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The ultimate guide on selling your influence

By King Kaka | October 2nd 2019
King Kaka

I got good feedback on last week’s article. In fact, one of my readers got my number and called me, convinced I could consult for her on a new business she’s about to open even though she’s still employed.

Her main worry was on what the transition would be like, and if it would be a smooth slide into entrepreneurship.

This next phase of 105 articles and above will be like a long novel, so make sure you collect all the articles.

We’ll focus on her dilemma next week, because I want us to recap last week’s article, where I talked about customer service, an idea that was inspired by my stay at a five-star hotel in Mombasa. While there, I also thought about how multi-million-shilling companies sometimes use influencers as part of their marketing push.

This is a good thing because it is creating job opportunities for the youth, who are experimenting with innovative models.

I’ve done many influencer jobs and also been a brand ambassador for mega brands across Africa and the world.

In the beginning, I did it for the opportunity to add another logo to my portfolio. But I’m also a businessman, so I began to think about their brand, which changed how I push the product.

So this is the process. A company basically looks at your numbers and asks you to plug their product in your posts.

I understand that there’s a back-end that fans and consumers don’t see, but whenever there’s a promo post, it means there’s interaction and that is what goes into the final report.

I’ve interacted with a wide range of influencers, so let’s take a deeper look at this process.

To the brand:

It’s totally understandable to use the wave and modern ways of advertising, which nowadays includes influencers.

My main question to the brand is how organic can your campaign be and how can you get numbers?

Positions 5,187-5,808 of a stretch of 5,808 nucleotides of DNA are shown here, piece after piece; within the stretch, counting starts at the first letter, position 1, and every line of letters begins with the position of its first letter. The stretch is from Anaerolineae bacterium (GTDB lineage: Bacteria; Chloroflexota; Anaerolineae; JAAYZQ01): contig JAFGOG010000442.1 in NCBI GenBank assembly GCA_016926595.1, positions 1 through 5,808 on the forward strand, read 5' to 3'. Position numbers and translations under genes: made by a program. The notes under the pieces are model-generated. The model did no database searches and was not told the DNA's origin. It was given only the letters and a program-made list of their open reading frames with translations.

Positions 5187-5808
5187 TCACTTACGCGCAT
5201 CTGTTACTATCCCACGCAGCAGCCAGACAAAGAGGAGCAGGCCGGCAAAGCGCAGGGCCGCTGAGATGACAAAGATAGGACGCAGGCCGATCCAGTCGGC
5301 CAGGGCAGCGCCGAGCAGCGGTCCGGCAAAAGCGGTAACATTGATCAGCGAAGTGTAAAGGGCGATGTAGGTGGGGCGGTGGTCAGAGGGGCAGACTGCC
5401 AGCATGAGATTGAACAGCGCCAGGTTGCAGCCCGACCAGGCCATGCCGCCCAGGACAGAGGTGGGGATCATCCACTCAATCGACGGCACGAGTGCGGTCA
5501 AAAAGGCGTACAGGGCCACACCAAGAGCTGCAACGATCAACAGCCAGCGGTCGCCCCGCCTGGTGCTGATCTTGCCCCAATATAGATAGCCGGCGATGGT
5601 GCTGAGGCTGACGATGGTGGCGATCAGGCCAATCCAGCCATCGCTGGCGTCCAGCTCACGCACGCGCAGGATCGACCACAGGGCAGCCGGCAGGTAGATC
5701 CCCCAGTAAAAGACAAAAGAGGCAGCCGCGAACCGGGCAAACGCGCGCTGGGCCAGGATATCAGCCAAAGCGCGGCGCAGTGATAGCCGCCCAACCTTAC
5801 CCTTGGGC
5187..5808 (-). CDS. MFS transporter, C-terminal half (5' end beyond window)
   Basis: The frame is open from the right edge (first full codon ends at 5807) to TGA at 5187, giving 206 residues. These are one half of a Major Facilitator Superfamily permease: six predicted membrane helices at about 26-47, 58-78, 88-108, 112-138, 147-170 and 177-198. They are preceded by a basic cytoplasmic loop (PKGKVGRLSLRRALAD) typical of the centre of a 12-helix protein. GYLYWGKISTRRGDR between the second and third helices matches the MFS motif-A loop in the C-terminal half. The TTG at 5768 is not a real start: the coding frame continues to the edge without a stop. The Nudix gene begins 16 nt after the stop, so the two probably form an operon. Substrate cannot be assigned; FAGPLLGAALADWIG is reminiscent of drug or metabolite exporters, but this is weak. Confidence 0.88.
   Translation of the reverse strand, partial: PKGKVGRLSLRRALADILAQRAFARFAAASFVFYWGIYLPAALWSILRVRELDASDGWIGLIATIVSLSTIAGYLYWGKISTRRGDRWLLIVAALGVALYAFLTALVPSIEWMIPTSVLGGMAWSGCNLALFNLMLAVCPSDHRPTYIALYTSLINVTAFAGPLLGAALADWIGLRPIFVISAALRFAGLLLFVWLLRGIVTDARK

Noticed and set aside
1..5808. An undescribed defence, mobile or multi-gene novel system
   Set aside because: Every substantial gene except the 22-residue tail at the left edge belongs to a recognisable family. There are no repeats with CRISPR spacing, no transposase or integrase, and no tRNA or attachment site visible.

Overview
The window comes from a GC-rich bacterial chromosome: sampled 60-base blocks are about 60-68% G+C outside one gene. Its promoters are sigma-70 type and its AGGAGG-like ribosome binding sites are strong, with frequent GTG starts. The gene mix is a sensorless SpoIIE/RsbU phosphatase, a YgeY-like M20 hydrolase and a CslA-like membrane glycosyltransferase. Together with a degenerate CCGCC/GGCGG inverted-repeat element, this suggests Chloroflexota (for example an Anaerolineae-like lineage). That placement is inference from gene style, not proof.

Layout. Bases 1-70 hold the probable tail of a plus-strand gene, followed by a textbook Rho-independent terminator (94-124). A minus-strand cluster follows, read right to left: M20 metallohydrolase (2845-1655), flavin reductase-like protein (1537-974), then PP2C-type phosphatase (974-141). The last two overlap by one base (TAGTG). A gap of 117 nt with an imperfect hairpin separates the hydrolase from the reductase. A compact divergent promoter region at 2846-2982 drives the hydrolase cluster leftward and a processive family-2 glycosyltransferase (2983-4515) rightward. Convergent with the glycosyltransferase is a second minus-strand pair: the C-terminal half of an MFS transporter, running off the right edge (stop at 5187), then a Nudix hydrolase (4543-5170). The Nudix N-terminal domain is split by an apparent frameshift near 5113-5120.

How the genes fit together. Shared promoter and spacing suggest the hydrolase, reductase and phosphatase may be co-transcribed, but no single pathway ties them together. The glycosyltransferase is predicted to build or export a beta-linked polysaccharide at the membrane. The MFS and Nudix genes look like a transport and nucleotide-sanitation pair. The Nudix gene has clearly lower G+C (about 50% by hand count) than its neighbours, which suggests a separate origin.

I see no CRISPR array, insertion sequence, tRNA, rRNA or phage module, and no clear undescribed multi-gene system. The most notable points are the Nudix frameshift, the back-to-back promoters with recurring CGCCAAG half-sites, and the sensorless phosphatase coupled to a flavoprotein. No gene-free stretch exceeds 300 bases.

When I say numbers, I don’t mean the many comments and likes that are used as insights in reports.

After doing a few influencer jobs I realised that I had to change my strategy, so every time I got a job, I asked for a meeting, not just to deliver better statistics, but also to convert these stats into sales.

We fight for presence, and while we’re fighting for that, the accountant should be happy that the sales curve is rising.

Remember what trended yesterday is not what will trend today, and tomorrow another group of influencers will be planning a different campaign to take a #hashtag to number 1.

It’s been argued that influencers are not loyal – today they will work for you and tomorrow they’ll work for your competitor.

I met a friend who works at an agency, and he was telling me how major brands are obsessed with numbers.

Good statistics obviously look good, but like I’ve asked many musicians, when you trend, how best can you use that opportunity to convert the numbers into sales and long-term consumer loyalty?

Long-term partnerships have created real results over the years for multiple companies. Basically, consider making influencer contracts longer rather than the standard three weeks to a month.

The beauty about this is it goes from being a paid partnership to an organic push of a product, which offers better chances of belief.

To the influencer:

When I first heard about the influence field, I was excited, and mostly because of what it meant for the youth.

They’d get opportunities to make money from what they love to do: browsing.

But then, the question of loyalty arose. How can you push a certain product this month and then take a competitor’s job the following month?

While you can argue that you need to pay rent and put food on the table, I would propose that you always look for longer contracts.

The beauty about this is that you get to learn the brand, which means you’ll be in a better position to sell it.

And since the company is bound to run another campaign, your partnership should be exemplary to the point that your name pops up to the top of the list.

Look at it from this angle: if I’m spending money on advertising for presence, then the return on investment has to make sense.

If you don’t do your job properly, then the brand won’t have the budget next time around to run a campaign.

This means they’ll view their partnership with you as a loss, which means a loss of future business for you.

The writer is an award-winning artiste and entrepreneur.

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